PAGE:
Last Sunday I was giving myself a day off after my 20km run the day before, but not this weekend! With the weather still good if rather chillier, I figured a Trent-side run was in order, and ran to Hawton and across to Willow Holt in Farndon before coming home along the river.
Farndon is a schizophrenic sort of village, with the southern end being very quaint and chocolate boxy, dominated by the manor house and church of St Peter, while some horrendous 60s estates are bolted on in the centre and the north of the settlement. The nature reserve at Willow Holt starts at the south end of the village and the path crosses water meadows that in high summer will be full of chimney sweeper moths and ringlet butterflies, before entering the Willow wood proper which is a favourite spot for common darter dragonflies in warmer months.
The path then leads along the river back to the Ferry area, where the bars and restaurants would tempt a far weaker willed runner than myself to stop for refreshments. Ahem. I often wish that an old style ferry crossed the river here, a really creaky hand drawn one with a stooped old boatman, Charon made flesh.
It would certainly add scope to my running routes.
The holt has been heavily pollarded, but the wild garlic is in flower which is really what I came to see. Alas I was a bit early, in a week or two parts of the wood will be carpeted in their spiky white flowers.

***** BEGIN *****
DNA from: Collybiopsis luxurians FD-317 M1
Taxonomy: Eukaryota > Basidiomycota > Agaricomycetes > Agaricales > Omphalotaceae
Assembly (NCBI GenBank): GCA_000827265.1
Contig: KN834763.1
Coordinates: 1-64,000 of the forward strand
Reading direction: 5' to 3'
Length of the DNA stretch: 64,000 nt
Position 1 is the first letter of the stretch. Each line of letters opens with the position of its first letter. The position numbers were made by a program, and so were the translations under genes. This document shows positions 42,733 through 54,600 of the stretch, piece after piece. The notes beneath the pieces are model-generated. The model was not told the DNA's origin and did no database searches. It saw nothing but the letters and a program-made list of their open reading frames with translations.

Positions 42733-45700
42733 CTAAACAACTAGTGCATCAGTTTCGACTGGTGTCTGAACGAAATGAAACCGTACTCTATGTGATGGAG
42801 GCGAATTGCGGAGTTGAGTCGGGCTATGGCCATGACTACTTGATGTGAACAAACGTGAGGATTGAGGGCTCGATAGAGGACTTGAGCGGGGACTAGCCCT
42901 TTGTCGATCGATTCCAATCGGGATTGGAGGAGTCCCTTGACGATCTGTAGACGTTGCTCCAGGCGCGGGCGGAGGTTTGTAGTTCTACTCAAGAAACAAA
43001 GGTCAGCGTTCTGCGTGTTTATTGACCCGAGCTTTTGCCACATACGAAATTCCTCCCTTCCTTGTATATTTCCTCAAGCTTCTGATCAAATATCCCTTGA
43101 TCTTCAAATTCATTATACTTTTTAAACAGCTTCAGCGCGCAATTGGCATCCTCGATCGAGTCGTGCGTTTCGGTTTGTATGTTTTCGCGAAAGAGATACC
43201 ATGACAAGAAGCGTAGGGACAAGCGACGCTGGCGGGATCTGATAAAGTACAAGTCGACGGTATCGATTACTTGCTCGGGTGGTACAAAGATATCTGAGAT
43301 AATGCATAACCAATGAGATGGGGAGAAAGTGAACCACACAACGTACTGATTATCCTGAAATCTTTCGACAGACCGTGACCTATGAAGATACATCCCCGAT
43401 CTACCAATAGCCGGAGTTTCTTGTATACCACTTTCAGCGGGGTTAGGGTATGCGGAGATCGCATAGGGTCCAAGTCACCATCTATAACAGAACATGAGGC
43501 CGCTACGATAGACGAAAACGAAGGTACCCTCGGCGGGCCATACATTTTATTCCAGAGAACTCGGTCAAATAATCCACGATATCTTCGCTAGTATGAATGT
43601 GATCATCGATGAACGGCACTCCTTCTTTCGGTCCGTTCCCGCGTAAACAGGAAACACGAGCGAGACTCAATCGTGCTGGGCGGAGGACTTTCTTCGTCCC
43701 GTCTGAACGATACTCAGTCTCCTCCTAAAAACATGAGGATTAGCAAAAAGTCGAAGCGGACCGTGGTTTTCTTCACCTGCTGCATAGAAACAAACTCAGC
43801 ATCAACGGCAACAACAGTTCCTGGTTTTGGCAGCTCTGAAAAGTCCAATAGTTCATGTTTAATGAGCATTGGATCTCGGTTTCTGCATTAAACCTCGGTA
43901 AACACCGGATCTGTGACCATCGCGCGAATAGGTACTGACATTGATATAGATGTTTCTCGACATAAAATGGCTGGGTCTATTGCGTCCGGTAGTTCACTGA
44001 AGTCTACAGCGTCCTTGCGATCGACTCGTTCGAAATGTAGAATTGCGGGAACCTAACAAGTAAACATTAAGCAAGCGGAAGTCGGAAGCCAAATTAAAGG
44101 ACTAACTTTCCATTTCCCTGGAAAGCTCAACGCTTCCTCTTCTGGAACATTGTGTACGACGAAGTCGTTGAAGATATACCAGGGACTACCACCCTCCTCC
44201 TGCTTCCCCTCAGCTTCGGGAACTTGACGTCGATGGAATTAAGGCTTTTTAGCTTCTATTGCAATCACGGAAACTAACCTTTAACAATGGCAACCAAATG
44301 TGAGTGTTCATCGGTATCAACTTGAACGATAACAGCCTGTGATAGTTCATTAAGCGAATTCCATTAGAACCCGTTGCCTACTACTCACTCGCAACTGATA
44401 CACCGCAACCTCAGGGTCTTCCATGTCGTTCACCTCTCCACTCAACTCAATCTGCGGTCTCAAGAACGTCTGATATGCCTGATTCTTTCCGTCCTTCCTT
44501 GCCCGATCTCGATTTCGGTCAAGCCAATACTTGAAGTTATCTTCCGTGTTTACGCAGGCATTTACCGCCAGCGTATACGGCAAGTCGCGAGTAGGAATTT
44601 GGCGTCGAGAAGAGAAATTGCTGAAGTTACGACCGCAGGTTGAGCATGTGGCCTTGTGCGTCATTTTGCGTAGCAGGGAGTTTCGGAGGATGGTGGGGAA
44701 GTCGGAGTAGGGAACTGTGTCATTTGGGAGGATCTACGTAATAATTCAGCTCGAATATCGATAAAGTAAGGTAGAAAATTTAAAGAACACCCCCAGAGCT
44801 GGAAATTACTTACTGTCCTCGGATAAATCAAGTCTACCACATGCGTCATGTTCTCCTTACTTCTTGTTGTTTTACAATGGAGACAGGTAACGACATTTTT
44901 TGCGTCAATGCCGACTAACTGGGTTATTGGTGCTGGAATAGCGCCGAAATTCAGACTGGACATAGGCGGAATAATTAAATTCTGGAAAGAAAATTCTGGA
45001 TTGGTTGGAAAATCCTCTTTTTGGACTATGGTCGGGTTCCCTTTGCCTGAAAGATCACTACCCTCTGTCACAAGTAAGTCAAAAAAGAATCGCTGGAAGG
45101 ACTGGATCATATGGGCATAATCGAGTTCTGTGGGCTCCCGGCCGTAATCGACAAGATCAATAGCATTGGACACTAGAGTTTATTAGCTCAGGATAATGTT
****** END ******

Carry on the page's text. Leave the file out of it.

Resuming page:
I wonder if anything can be done with them from a culinary point of view?
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|Pre run inspection of red wasp stings|
|Looking south from the A46 flyover|
|Cottage in Farndon|
|Forget me nots have taken over from celandine at St Peter's church|
|Entrace to Wilow Holt proper|
|Out on the river|
|Plenty of kayakers about today|
|I love these "natural bridges"|
|Yes, I love the windmill too|
|Plenty of this stuff about as the river path comes back into Newark|
The Wild garlic is just starting to come out at the park, church yard looks wonderful full of wild flowers, beautiful set of bright sunny photos and the sting looks sore...ReplyDelete
Hope the sting is better soon. Yes, you can cook with wild garlic using the leaves. Although best to be careful where you collect them from and wash well! Just google wild garlic recipes for ideas :) To me, it has a delicate flavour - like chives.ReplyDelete
Looks an interesting route. The Trent looks more inviting these days than it did in the nineteen sixties when I lived In Burton-on-T! I'm enjoying your flower photos.ReplyDelete
The river is in pretty good nick, running swift and clean, home for a good population of fish, herons, kingfisher, reed warbler etc. Walking, or in my case, running alongside it is a fine day out! That sting has turned out worse than a common wasp sting!ReplyDelete